The story as told by Denny Dias is here:

    https://sdarchive.com/dennys.html
    Good lord that is hilarious. I can honestly feel their pain, as I have done the same with certain items. Came close to doing the same thing to a MicroMoog back in the day. The individual keys each had a thin wire that would make contact with a steel bar inside the back of the synth (I think the concept was based on a Theremin?). Anyway, these parts had to be kept clean constantly otherwise even small dust particles could cause shorts. During a gig several of these shorts occurred & I punched it hard during the middle of whatever song we were playing. Gotta say it worked after that, but damn I was mad & would have liked to have smashed it right then & there.

  11. #61
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    Quote Originally Posted by dgtlman View Post
    Good lord that is hilarious. I can honestly feel their pain, as I have done the same with certain items. Came close to doing the same thing to a MicroMoog back in the day. The individual keys each had a thin wire that would make contact with a steel bar inside the back of the synth (I think the concept was based on a Theremin?). Anyway, these parts had to be kept clean constantly otherwise even small dust particles could cause shorts. During a gig several of these shorts occurred & I punched it hard during the middle of whatever song we were playing. Gotta say it worked after that, but damn I was mad & would have liked to have smashed it right then & there.
    I guess all this goes to show one of the reasons why a lot of players / bands were very quick to embrace digital synthesisers!
    “your ognna pay pay with my wrath of ballbat”

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  12. #62
    I bought some inexpensive bass pedals in 1982. I can't remember the brand, but it certainly wasn't moog. They had about 3 factory preset sounds and that was it. After a few months of constant gigging and being in the cold Uhaul type equipment truck, all the notes went out of tune with eachother. It ended up being unceremoniously chucked into a dumpster outside of a club in an unknown shopping plaza.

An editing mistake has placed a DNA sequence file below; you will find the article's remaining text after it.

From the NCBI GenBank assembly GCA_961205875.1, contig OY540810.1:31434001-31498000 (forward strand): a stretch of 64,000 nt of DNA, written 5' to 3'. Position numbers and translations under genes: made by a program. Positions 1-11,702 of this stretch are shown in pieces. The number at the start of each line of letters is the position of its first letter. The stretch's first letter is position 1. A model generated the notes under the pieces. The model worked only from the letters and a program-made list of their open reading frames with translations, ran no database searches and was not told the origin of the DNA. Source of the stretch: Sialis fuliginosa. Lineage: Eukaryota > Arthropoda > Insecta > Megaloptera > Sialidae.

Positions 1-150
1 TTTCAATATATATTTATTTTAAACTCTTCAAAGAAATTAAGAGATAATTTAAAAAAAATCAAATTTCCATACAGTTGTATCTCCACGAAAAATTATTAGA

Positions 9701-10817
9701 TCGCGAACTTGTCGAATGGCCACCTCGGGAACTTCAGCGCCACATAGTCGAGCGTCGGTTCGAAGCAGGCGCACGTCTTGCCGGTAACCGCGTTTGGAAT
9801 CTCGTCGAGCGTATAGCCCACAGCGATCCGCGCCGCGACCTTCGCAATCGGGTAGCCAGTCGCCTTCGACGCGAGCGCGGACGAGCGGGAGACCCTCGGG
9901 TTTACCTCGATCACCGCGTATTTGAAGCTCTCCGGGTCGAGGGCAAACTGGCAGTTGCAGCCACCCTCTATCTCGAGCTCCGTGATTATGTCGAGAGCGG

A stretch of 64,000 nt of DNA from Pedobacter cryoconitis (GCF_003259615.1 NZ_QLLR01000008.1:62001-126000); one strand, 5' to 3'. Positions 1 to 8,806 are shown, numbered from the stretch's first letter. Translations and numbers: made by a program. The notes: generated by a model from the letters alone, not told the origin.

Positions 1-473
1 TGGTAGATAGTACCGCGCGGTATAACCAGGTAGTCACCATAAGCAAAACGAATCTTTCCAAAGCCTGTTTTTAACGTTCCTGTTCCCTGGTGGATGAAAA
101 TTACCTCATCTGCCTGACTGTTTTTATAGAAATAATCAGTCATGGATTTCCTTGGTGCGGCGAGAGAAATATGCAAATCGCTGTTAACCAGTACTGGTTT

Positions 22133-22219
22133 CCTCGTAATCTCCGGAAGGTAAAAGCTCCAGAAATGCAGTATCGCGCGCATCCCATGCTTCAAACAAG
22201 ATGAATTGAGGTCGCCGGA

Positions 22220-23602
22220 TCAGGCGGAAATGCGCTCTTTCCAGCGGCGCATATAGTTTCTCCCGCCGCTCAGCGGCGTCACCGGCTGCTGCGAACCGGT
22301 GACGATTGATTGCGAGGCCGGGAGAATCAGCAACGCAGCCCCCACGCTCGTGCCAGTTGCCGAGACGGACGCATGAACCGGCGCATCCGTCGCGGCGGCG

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    Quote Originally Posted by Mascodagama View Post
    I guess all this goes to show one of the reasons why a lot of players / bands were very quick to embrace digital synthesisers!
    Not to mention polyphonic ones!

  14. #64
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    Quote Originally Posted by mfnickster View Post
    Quote Originally Posted by Mascodagama View Post
    I guess all this goes to show one of the reasons why a lot of players / bands were very quick to embrace digital synthesisers!
    Not to mention polyphonic ones!
    Only in retrospect do we realize how cheesy they sounded. At the time, we thought they sounded awesome.
    "Well my son, life is like a beanstalk, isn't it?"--Dalai Lama

  15. #65
    Quote Originally Posted by Mascodagama View Post
    I guess all this goes to show one of the reasons why a lot of players / bands were very quick to embrace digital synthesisers!
    You better believe it.

    Had a Moog Little Phatty myself, but I sold it a couple years ago because in a live setting it's just a huge weight off my mind to use digital synths. I use an Alesis Ion for all my synth-y needs, and even though it's an analog-modeling digital synth it sounds pretty great IMO.
    "what's better, peanut butter or g-sharp minor?"
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    Quote Originally Posted by Progbear View Post
    Jeez, was there any instrument he did like?
    ...Maybe the ARP 2600 and the Yamaha CS80?
    I seem to recall him saying in an interview that the Prophet 5 was the first synthesizer he used that he felt was truly "musical."

    One of the other band members said that in the beginning, Tony was very much a pianist and referred to the organ as a "box of tricks."

  17. #67
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    Quote Originally Posted by mfnickster View Post
    I seem to recall him saying in an interview that the Prophet 5 was the first synthesizer he used that he felt was truly "musical."

    One of the other band members said that in the beginning, Tony was very much a pianist and referred to the organ as a "box of tricks."
    I think he really liked the Korg OASYS. He swapped out a bunch of older keys by going the OASYS route. He is still using it, isn’t he? I thought the reason was that he just didn’t want to re-program something still newer, so he just went out with the OASYS.

    I am rather fond of my KRONOS, so I know the feeling.